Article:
Whet your swords, buckle your shields, flap down your visors and storm these marvelous fortresses! Mighty keeps, dark dungeons and massive walls are awaiting you. Wardens of a forgotten area, they are seated amidst the hauntingly beautiful landscape of the Wasgau. It's here that the fates of the Kingdom of Germany. With English king Richard the Lionheart, Trifels Castle didn't just hold one of the best known "inmates" of the time, but also the Imperial Regalia, who were kept safe here. Many of these castles were destroyed during the German Peasant's War of the 16th century, but thanks to several local associations and the Cultural Heritage Management, some of them have since been restored, making them excellent hiking destinations.
Hint: If you're planning on doing a night hike, take some torches with you. There's nothing like a live history-session at night in the flickering light of torches.
Once upon a time, the emperors of the Staufer family were enthroned high up on this huge rock ship, steering the destinies of the Holy Roman Empire of the German Nation. In addition to the storage of the imperial jewels, of which copies are now issued, the castle also served as a prison for opponents of the emperor. The most famous among them, Richard the Lionheart, was said to have been held at the castle for over a year and only regained his freedom after a massive ransom of 12 tons of silver.
January to March: 09:00 to 17:00
April to September: 09:00 to 18:00
October to November: 09:00 to 17:00
Closed on December.
Adults 4,50 Euro (reduced 3,50 Euro),
Children and adolescents (6-18 years) 2,50 Euro,
Groups from 10 persons 4,00 Euro (child 2,00 Euro)
The castle is also a highlight for climbers who like to climb in the evening sun about 80 meters of the front rock.
From here you have one of the most beautiful views of the opposite Trifels. In addition, climbing beginners who want to climb a short enjoyment wall or climb around the rock sometimes cavort here.
As part of the Trifels group, it probably served to protect Trifels, but was abandoned in the 13th century.
Get recommendations on the best single tracks, peaks, & plenty of other exciting outdoor places.
Great castle ruins in which children can also go on their discovery tour. At the entrance a small donation box for the preservation of this beautiful ruin. 👍Please note: The Neuscharfeneck castle ruin has been closed since October 2nd, 2019 due to dilapidation.
Current information is available at:
One of these castle ruins, which are great to explore with children. The approach is steep but extremely short. The view over Busenberg and the gently rolling hills of Wasgau worthwhile.
At the parking lot is the Drachenfelshütte of the Palatinate Forest Association, in which the usual Palatine specialties such as Saumagen, liver dumplings and hand cheese with a neat Schoppen Rieslingschorle can be washed down.
At first glance, it seems that this castle miraculously survived all the years of looting, peasants' wars and regular lightning strikes. However, as it looks today, it is just over 120 years old. About 400 years before the reconstruction in 1890, the castle was struck by lightning and lay in the episode as a ruin. In the course of the restoration, many parts of the castle were not reconstructed true to the original.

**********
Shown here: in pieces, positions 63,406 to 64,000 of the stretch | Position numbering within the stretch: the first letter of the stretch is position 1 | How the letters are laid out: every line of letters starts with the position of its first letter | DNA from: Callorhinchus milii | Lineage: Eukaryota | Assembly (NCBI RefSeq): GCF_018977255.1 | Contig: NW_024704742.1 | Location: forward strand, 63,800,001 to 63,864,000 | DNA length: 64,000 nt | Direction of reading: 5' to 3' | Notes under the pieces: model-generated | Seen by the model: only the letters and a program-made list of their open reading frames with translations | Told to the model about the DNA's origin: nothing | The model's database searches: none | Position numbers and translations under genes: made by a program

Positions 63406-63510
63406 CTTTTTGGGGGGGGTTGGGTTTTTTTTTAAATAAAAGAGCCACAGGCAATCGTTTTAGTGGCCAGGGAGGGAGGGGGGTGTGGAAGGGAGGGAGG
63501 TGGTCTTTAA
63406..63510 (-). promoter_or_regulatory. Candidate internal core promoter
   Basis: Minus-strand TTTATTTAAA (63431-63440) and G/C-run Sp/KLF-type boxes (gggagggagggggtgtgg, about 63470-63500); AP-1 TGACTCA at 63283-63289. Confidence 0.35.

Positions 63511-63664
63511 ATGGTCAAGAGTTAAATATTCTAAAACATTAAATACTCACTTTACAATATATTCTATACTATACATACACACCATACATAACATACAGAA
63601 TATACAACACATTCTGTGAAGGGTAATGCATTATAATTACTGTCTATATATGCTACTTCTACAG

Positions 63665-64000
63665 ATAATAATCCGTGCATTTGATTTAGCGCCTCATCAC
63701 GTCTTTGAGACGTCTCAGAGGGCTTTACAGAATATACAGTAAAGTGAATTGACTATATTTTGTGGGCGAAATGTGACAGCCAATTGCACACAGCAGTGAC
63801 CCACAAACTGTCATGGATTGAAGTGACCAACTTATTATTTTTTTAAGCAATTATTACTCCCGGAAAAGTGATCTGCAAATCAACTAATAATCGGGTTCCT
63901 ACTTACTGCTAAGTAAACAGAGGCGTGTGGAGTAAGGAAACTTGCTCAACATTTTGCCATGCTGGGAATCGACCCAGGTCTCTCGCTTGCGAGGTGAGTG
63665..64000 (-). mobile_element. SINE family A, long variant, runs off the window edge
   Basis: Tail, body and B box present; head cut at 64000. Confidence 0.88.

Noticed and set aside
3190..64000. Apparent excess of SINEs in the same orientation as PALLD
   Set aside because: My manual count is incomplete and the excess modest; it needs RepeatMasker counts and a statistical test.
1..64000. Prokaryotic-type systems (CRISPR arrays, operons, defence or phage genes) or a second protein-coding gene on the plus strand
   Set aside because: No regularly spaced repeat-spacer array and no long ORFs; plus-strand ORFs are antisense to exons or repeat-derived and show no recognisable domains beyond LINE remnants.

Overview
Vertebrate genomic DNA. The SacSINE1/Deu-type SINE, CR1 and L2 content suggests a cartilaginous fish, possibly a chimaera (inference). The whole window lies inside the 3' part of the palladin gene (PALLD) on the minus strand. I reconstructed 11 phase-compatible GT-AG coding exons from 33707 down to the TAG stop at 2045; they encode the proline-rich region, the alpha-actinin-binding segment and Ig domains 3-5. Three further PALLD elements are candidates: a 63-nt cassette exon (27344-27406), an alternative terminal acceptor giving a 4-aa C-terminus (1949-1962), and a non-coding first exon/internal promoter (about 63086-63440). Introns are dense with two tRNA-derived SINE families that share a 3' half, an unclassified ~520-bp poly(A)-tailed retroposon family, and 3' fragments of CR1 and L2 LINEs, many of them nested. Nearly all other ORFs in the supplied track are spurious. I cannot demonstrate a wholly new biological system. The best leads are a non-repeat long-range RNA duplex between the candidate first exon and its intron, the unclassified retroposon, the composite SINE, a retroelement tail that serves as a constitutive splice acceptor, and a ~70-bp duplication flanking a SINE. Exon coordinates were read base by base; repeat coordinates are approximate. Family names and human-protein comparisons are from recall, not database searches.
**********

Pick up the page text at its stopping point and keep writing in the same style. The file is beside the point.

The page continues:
Nevertheless, a trip is always worthwhile.
Admission (as of 2011):
Adults: 4 euros,
Young people, students and group discount 3 Euro (visit only possible in connection with a castle tour).
The Tower of Little France or Thurm France is the pre-festival for Berwartstein Castle, from which you have a beautiful view from here.
Unfortunately, the tower is closed and not accessible. For the view alone, a detour from the Ritter Trapp Weg, which passes close to the tower, is worthwhile.
More information about the tower can be found here:
For beautiful photos of the castle it is definitely worth a camera with a telephoto lens dabeizuhaben.
The Dahner castles group consists of the rock castles Altdahn, Grafendahn and Tanstein. All three are exceptionally well restored and thus offer an authentic castle experience. Admission is free.
Below the three castles, the castle tavern Altdahn invites you to dine and drink.
Neudahn was destroyed like almost all castles in Wasgau in the course of the peasants' war in the 16th century. Nevertheless, it belongs to one of the best preserved castles of the Palatinate Forest and was fortunately restored in the 70s true to the original.
From up here you have a comprehensive overview of the Wasgau with its gently rolling hills and dreamy clearings. The castle was destroyed in the Peasants' War in the 16th century and was never rebuilt. Admission is free.
Under the castle, the Cramerhaus tempts you with Palatinate specialties and selected Palatinate wines. For the little ones there is a playground and a small animal enclosure with goats, geese and sheep.
A jewel among the Palatinate castles. Well restored, with excellent castle taverns and a view that can otherwise only be enjoyed from the Landeck. On clear days you can see across the entire Rhine plain to the Odenwald.
You can park right next to the castle. Free entry.
About Klingemünster is this extremely well-preserved castle, which is one of the most famous in the Palatinate. From the keep you have a sensational view over the entire Rhine valley.
Here, concerts and medieval markets ("Landeckfest") take place, where you can watch all sorts of hustle and bustle.
Again, a castle tavern with a terrace invites you to enjoy Flammkuchen & Co.
The Blumenstein is a typical Wasgau rock castle built like many others in the 13th century. Stairs carved into the rock lead up to the very top of the plateau, where once stood a keep.
Just because the flower stone is so small, its plateau invites to a cozy Vesper. An insider tip.